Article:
A driver from New Hampshire faces multiple criminal charges in Walpole, Massachusetts, after he ran a red light and caused a six-injury accident, the Daily News Transcript of Norwood reported Sept. 10. Daniel Reynolds, 22, of Bedford, N.H., allegedly ran a red light at Routes 1 and 27, hitting a Jeep Grand Cherokee that rolled over onto its roof. Trapped inside was a family of five: Nathaniel Reed, 34; Belinda Mercado, no age given; and children King Reed, 9; Jewell Reed, 5; and Reyna Reed, five months. Nathaniel Reed suffered a fractured neck and was taken to the hospital; the other family members were treated and released. Reynolds was not hurt in the accident, but his younger brother, Joshua Reynolds, suffered head injuries and was taken to the hospital along with another passenger, 23-year-old Erold Grant.
The newspaper said Daniel Reynolds had one previous DUI conviction from New Hampshire in 2007. He displayed signs of intoxication at the scene and told officers that he had been drinking at a preseason Patriots game, but was kicked out for unruly behavior. Officers also found an open bottle of cold beer and two unopened cans in his vehicle. According to the police report, Reynolds expressed remorse to an officer on the scene, saying he couldn’t believe he hurt his brother and endangered the Reed children. The report also said he told the officer he “[expletive] up big time” and had to take responsibility for his actions. However, he pleaded not guilty at an arraignment Sept. 4 on charges of OUI, negligent driving and failure to stop at a red light.
Read article: Police: 6 Hurt in DUI Crash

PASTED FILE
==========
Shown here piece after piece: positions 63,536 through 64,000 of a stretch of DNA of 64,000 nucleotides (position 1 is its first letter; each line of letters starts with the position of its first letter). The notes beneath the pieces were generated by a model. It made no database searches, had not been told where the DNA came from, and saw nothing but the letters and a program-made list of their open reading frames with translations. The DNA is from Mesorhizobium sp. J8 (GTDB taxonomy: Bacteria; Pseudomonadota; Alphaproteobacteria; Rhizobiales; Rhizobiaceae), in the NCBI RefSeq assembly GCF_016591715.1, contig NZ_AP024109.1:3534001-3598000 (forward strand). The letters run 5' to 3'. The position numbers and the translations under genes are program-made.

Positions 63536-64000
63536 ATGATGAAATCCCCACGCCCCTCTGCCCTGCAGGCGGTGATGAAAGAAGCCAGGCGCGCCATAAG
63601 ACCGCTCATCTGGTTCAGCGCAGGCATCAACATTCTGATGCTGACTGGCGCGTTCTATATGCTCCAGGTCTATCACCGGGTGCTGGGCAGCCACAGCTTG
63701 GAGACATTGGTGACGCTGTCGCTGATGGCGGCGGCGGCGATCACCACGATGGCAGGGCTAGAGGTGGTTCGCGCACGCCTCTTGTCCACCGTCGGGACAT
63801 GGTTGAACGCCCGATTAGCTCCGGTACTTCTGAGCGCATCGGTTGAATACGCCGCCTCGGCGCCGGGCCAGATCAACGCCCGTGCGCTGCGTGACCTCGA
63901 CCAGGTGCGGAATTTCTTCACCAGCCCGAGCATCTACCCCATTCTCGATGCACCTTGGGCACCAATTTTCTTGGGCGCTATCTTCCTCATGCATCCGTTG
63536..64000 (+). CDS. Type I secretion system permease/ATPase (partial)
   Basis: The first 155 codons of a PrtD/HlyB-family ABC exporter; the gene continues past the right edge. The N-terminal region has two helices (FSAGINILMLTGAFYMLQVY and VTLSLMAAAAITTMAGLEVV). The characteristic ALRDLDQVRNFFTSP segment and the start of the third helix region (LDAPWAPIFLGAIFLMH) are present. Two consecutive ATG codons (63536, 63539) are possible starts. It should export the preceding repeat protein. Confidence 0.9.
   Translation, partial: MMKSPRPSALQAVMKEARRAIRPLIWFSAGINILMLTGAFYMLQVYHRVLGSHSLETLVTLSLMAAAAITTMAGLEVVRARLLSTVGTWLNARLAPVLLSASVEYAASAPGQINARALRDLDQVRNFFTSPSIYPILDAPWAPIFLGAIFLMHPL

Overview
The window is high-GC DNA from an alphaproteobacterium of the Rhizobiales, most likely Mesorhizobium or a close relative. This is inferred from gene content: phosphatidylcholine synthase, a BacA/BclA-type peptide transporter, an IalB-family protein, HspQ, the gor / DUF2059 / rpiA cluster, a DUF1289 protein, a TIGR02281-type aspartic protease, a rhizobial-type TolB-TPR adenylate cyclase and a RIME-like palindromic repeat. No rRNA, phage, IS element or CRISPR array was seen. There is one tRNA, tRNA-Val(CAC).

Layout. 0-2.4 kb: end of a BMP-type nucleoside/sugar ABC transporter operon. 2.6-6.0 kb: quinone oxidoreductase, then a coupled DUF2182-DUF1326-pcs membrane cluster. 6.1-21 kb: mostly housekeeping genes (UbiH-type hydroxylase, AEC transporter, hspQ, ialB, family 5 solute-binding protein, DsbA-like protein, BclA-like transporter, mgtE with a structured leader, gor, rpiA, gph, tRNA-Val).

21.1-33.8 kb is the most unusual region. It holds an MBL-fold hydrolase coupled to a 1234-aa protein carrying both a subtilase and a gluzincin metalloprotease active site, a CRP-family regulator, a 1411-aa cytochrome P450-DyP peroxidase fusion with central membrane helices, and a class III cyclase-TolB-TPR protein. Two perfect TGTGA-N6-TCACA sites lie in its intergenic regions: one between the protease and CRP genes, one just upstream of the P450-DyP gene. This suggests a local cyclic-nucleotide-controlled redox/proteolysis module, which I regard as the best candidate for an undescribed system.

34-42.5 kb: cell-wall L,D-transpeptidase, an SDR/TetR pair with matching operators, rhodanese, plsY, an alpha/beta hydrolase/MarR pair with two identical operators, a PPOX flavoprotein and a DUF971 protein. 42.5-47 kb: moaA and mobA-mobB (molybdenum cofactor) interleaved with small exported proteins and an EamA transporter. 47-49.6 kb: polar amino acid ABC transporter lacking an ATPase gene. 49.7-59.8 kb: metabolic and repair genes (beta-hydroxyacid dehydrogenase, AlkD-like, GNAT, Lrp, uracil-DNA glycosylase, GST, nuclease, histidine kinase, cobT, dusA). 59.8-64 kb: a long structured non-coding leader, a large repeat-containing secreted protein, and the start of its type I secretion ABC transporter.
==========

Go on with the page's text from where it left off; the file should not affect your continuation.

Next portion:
As a Massachusetts drunk driving defense attorney, I am not surprised that Reynolds pleaded not guilty to this charge. If the facts in this article are true, the prosecution may have a fairly strong case against him, including his own admission that he had been drinking. Nevertheless, there may be aspects of the case that are worth investigating before conceding defenses. Keep in mind that admitting to drinking does not mean that you have admitted to driving while impaired. Perhaps the number of drinks he consumed and the time over which he consumed them will suggest that he was not operating under the influence of alcohol.
Furthermore, the article said Reynolds has a prior DUI conviction in New Hampshire, and Massachusetts routinely includes known out-of-state DUI convictions when calculating penalties for a Massachusetts DUI. That means Reynolds, if convicted, will face the penalties for a second drunk driving conviction, which include 30 days of mandatory jail time, out of a sentence of 60 days to 2 1/2 years; up to $10,000 in fines; and loss of his driver’s license for two years. An experienced Massachusetts DUI defense lawyer may be able to negotiate for lesser penalties such as probation and alcohol treatment, subject to the statutory limitations — but Reynolds may still need to plead guilty.
If you were charged with operating under the influence of alcohol in Massachusetts and you’d like to know your options for fighting it, you should call the Law Offices of Stephen Neyman in Boston. You can reach us anytime for a consultation through our Web site or call (617) 263-6800.